I have a DEC VT220 from 1986, it has a composite output. Works great in all its max-19200Kbps monochrome glory.

The composite output plug is a BNC, and it looks like BNC-to-RCA composite jack cables are available.

There's a few YouTube videos of VT220 output from this connected a capture card.

So ... is the output close enough to black and white NTSC that I could connect it to a TV through something that converts NTSC to RF or a TV that has a composite input?

I'm sure the 132 column mode will be horribly unreadable on an analog TV, but just wondering if it's at all possible before I waste a few bucks on the cable.

I think the effective resolution of this is 640x200 but am having trouble finding this information from old documentation.


Yep, it worked great. Doesn't look half bad for the type of TV it is either, even though the image isn't centered.

VT220 connected to a cheap 5 inch B&W TV with composite input 132 column mode closeup

  • 3
    The VT220 Tech Manual says: BNC connector for composite video output to an optional slave monitor. NOTE The composite video output is an RS170-like output; however, the use of dc coupling is not in strict agreement with RS170 specifications.
    – dave
    Oct 9, 2019 at 0:27
  • 3
    Fond memories of VMS Pascal on these, off a VAX 11/780.
    – Alan B
    Oct 9, 2019 at 8:04
  • 2
    As far as a general rule of thumb for composite output and horizontal resolution, generally a colour TV will be okay for up to 60 column text, an actual black and white TV will display 80 column text readily. An actual monochrome monitor with a composite input may be able to do 132 column text with sufficient clarity to be usable, assuming a reasonably good dot pitch.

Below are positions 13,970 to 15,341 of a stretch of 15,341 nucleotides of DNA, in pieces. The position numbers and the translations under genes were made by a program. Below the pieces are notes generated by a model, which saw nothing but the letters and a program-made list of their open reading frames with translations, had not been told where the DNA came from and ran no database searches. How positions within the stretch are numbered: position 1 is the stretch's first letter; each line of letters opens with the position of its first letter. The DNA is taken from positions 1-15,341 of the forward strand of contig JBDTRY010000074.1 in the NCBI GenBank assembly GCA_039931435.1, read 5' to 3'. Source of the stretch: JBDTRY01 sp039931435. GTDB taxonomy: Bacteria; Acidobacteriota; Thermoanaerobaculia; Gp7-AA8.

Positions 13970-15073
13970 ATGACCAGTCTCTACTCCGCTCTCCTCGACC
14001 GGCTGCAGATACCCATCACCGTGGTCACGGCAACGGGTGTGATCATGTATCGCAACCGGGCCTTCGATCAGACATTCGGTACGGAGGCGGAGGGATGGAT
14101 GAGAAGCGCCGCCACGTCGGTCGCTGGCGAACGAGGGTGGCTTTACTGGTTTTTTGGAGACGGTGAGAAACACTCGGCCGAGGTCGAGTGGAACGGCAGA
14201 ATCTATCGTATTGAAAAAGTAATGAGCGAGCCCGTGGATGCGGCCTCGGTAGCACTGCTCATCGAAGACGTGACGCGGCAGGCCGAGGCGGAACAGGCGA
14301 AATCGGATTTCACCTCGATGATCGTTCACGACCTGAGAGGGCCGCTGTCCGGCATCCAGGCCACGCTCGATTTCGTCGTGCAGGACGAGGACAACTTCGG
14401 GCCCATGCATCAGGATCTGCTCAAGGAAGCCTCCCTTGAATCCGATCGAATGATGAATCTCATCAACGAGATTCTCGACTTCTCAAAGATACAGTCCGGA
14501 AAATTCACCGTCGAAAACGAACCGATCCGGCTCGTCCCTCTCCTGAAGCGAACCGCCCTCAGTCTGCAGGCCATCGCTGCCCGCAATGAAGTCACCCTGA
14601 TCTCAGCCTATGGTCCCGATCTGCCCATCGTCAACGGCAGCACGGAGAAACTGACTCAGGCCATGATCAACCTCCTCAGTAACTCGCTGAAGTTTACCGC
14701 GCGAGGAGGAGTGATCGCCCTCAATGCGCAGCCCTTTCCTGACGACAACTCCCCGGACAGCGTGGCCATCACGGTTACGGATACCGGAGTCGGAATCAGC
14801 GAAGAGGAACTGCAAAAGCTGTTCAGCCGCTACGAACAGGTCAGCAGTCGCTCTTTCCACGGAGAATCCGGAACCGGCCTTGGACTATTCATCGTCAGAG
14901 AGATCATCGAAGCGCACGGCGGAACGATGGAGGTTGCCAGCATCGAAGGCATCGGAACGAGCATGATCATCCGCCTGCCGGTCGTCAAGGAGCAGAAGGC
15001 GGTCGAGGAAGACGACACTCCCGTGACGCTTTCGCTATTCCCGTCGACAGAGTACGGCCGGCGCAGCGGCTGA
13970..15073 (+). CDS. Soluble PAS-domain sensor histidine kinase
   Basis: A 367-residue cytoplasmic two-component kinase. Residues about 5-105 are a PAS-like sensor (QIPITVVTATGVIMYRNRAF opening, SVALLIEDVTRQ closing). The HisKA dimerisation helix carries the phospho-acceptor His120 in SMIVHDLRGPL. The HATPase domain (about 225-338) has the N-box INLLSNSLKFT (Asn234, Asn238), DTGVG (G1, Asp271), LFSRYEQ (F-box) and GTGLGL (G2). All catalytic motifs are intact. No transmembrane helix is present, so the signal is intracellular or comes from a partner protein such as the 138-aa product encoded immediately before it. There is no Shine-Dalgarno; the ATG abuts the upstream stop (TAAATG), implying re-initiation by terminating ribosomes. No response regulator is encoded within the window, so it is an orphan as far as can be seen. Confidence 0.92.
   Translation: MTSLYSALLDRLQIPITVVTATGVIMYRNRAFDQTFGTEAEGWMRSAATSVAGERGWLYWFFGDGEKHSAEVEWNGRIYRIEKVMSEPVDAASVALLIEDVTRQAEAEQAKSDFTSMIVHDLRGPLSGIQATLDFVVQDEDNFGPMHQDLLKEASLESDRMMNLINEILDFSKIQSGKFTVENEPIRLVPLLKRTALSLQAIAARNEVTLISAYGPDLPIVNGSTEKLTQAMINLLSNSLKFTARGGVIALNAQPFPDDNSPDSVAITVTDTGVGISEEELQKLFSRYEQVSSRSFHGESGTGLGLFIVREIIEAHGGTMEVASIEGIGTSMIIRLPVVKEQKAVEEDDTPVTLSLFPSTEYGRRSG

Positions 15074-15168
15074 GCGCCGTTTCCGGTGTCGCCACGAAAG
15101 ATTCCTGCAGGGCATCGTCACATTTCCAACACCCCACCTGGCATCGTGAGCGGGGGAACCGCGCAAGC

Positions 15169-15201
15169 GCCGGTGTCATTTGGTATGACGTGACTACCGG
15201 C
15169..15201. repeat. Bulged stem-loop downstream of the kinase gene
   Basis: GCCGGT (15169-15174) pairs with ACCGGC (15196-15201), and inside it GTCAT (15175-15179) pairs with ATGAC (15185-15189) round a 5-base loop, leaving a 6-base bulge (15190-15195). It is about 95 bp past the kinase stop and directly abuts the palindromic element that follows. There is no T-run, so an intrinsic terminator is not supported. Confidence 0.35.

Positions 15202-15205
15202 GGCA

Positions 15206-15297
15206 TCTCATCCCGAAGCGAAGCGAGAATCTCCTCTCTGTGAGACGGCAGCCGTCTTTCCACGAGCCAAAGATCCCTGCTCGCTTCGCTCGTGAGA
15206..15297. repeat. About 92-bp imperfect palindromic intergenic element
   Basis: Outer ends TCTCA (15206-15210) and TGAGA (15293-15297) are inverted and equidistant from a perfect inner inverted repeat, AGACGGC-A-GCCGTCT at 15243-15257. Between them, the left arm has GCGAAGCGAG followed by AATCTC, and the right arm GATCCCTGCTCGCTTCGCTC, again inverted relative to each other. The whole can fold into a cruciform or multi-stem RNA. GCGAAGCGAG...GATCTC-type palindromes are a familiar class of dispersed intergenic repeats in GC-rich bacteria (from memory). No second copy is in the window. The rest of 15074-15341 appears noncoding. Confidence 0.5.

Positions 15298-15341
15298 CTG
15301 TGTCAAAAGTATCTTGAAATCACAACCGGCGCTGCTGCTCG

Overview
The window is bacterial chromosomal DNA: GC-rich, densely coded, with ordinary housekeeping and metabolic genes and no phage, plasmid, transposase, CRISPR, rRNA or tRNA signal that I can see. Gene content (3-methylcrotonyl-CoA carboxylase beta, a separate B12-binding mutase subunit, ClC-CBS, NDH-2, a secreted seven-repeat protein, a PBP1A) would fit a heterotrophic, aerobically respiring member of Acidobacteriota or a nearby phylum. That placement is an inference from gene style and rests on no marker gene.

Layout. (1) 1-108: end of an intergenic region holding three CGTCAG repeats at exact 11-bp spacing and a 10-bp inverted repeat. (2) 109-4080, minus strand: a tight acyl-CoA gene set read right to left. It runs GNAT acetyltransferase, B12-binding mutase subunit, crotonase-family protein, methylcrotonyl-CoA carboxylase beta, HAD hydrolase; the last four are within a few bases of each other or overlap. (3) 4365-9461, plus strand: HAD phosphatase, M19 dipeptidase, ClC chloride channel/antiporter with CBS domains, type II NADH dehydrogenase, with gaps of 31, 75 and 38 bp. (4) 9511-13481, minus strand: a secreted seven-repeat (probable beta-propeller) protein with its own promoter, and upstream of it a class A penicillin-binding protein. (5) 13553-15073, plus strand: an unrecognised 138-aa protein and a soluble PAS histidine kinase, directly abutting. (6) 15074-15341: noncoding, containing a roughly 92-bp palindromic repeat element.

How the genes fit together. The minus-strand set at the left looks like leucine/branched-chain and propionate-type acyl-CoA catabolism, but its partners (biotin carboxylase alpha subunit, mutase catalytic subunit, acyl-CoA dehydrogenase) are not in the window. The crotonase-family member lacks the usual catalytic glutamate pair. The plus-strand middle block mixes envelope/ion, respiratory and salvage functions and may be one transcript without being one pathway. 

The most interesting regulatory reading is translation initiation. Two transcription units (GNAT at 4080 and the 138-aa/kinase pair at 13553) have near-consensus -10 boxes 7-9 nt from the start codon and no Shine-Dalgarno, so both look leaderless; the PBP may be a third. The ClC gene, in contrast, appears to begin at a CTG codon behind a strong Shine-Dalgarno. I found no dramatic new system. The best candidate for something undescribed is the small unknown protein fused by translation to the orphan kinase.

– mnem
    Oct 9, 2019 at 18:23

1 Answer 1


This information is based on information from the DEC VT220 Technical Manual. I've not actually tried this out myself, but it did work for the OP when he tried it.

TLDR: Yes, it's likely to work, and quite cheap to try using a sub-$1 BNC to RCA adapter if you already have an RCA-RCA video cable.

Section 1.4 says that the "BNC connector for composite video output to an optional slave monitor" uses "RS170-like" output, which is the NTSC black-and-white television standard. Thus, the signal timing and format should be compatible, as far as that goes.

There are three issues that might cause problems, most likely some degradation of the display.

  1. There's not general agreement on the voltage levels of RS-170; signals range from 0.7 V peak-to-peak or even less up to the 1.4 V peak-to-peak of the original standard. Given that your system is monochrome or will have only a couple of shades of grey, whatever voltage range VT-200 uses is unlikely likely to be an issue.

  2. There's a warning in in that section of the manual: "the use of dc coupling is not in strict agreement with RS170 specifications." I don't think that this would be an issue either since it's only the AC signal that carries the information; input issues might also be fixed with a simple coupling capacitor.

  3. As you pointed out, horizontal resolution may be an issue. As far as horizontal lines are concerned this is purely an analogue signal, so no harm can come from the TV not having enough horizontal bandwidth to display well the full horizontal resolution the monitor is using, but even 80-column text may be difficult to read. Since this will vary for each television or monitor, the only way to find out how good or bad it is is to test it with your particular TV.

Rather than buying a whole cable there are BNC to RCA adapters are available for less than a dollar from many sources. If you already own an RCA-RCA video cable, sourcing one of these is likely to be cheaper. (Note that your RCA-RCA cable must be a coaxial cable for video; using a non-coaxial audio RCA-RCA cable is likely to hugely degrade the signal quality.)

BNC plug to RCA jack adapater

  • 1
    It's likely the monitor's input is AC coupled anyway.
    – Rodney
    Oct 9, 2019 at 8:51
  • 2
    I got a BNC to RCA adapter and it totally worked.
    – LawrenceC
    Apr 2, 2020 at 18:57
  • @Rodney: I think both video sources and displays are supposed to be capacitively coupled, but a display which is designed to work with a source that has a particular known DC bias can be simpler than one which would work with an AC-coupled source.
    – supercat
    Apr 2, 2020 at 21:20

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